In a second study, the covering materials were porcine abdominal vein having undergone the same treatment as above. A total of 10 porcine vein-covered stents were evaluated in 10 animals using a nondiseased swine coronary artery model to determine the vascular response to stent implantation.
 In the ten animals who received coronary stents, one stent had incomplete deployment. The result from that animal was excluded. Nine stents were patent with mean observation time of 141 days. The excellent hemocompatibility and deliverability of the stent cover are demonstrated in this standard porcine coronary arterial model. The subendothelial layer of the porcine vein was used for supporting host endothelial cell growth in this application.
 The coronary stent cover (in Example 3) can be made of double layers of porcine venous tissue. Functional drug or other reagents can be encapsulated within the chamber formed by the two layers of tissue. The vascular tissue behaved like a diffusion membrane which allows drug to be released slowly within a period of time after implantation.
 In one study, Taxol (Taxol 0.5 mg) was loaded between two layers of porcine tissue on a standard coronary stent. The covered stent with drug was delivered into a porcine coronary artery. The drug was gradually released to the diseased artery and further inhibited the growth of smooth muscle cells.
 Two different bone graft compositions comprising vascular tissue according to the present invention were investigated for their induction of endogenous growth of bone tissue. One formulation consisted of vascular tissue in its natural hydrated state and the other represented vascular tissue as a lyophilized particulate.
 Prior to implantation, the material was minced into pieces no larger than 1×1 mm2 and rinsed in sterile saline. Vascular tissue as a dehydrated particulate was prepared by pulverizing the tissue under liquid nitrogen to achieve particles which ranged from 0.1 to 1 mm2 in size. The particulate was then lyophilized overnight and then sterilized to form a solid anhydrous particulate composite.
 Lyophilized particulate compositions of the present invention can be molded, pressed, and contoured, for example, to fit a bone defect. In addition, composites involving vascular tissue and various other materials (e.g., hydroxyapatite, tricalcium phosphate, etc.) may be formed and useful for tissue repair. The lyophilized vascular tissue compositions of the present invention find wide application both in bone tissue replacement and repair. These studies showed that bone graft compositions used in accordance with the present disclosed method can induce regrowth of natural connective tissue or bone in an area of an existent defect.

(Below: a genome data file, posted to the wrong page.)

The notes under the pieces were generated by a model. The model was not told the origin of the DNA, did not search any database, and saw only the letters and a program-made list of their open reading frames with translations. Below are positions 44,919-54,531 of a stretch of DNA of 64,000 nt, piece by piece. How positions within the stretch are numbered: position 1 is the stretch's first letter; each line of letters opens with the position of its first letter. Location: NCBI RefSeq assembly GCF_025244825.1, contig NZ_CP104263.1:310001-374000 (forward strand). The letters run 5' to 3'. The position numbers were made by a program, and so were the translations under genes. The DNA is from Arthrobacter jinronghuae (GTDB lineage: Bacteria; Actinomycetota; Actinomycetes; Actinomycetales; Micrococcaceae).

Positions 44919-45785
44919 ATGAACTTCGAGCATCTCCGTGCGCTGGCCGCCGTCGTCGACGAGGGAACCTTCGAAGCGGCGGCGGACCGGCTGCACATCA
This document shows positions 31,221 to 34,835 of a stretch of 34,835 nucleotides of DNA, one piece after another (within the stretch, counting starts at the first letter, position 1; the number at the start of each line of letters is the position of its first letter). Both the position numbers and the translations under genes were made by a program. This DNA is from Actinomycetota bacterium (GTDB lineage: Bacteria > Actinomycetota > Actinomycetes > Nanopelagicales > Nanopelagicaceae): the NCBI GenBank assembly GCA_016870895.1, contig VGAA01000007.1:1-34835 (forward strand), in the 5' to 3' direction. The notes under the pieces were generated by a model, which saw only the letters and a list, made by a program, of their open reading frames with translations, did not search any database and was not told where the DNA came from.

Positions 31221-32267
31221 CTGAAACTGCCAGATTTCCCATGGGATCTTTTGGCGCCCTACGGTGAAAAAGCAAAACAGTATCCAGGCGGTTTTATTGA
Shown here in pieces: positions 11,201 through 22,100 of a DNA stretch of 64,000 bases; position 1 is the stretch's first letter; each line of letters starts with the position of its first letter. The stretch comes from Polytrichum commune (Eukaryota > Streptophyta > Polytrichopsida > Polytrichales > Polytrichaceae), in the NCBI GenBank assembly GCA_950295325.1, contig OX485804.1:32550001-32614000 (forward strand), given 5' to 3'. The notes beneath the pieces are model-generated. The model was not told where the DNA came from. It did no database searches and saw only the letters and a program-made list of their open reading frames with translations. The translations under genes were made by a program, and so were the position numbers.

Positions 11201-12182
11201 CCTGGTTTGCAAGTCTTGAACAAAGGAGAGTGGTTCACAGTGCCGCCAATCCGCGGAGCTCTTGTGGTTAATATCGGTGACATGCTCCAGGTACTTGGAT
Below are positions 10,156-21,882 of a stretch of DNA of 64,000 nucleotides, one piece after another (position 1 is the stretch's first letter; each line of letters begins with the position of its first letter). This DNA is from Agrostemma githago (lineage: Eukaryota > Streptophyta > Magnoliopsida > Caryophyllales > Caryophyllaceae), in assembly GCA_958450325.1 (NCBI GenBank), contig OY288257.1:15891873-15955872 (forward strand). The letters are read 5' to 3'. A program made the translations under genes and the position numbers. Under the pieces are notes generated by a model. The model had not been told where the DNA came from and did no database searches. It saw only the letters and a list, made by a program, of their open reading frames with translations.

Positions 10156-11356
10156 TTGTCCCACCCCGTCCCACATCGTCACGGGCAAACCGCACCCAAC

Damaged or defective regions of bone can be repaired by contacting the damaged or defective region with a bone graft composition comprising vascular tissue. Perhaps the most remarkable aspect of the tissue compositions of the present invention is their ability to induce regrowth of natural bone tissue in an affected area. These studies showed that, by contacting a damaged or defective region of bony tissue with an effective amount of the present lyophilized vascular tissue composition, one can induce natural bone growth and repair of the damaged or defective region. Additional bioactive agent, e.g., physiological compatible minerals, growth factors, antibiotics, chemotherapeutic agents, antigens, antibodies, enzymes and hormones, can also be mixed with the tissue composition and bone graft to promote the regeneration of endogenous tissues.
 Vascular tissue powder according to the present invention is subjected to proteolytic digestion to form a substantially homogeneous solution. In this study, the powder was digested with 1 mg/ml of pepsin in 0.1 M acetic acid, adjusted to pH 2.5 with HCI, over a 48 hour period at room temperature. The reaction medium was neutralized with sodium hydroxide to inactivate the peptic activity. The solubilized vascular tissue may then be concentrated by salt precipitation of the solution and separated for further purification and/or freeze drying to form a protease solubilized vascular tissue in powder form.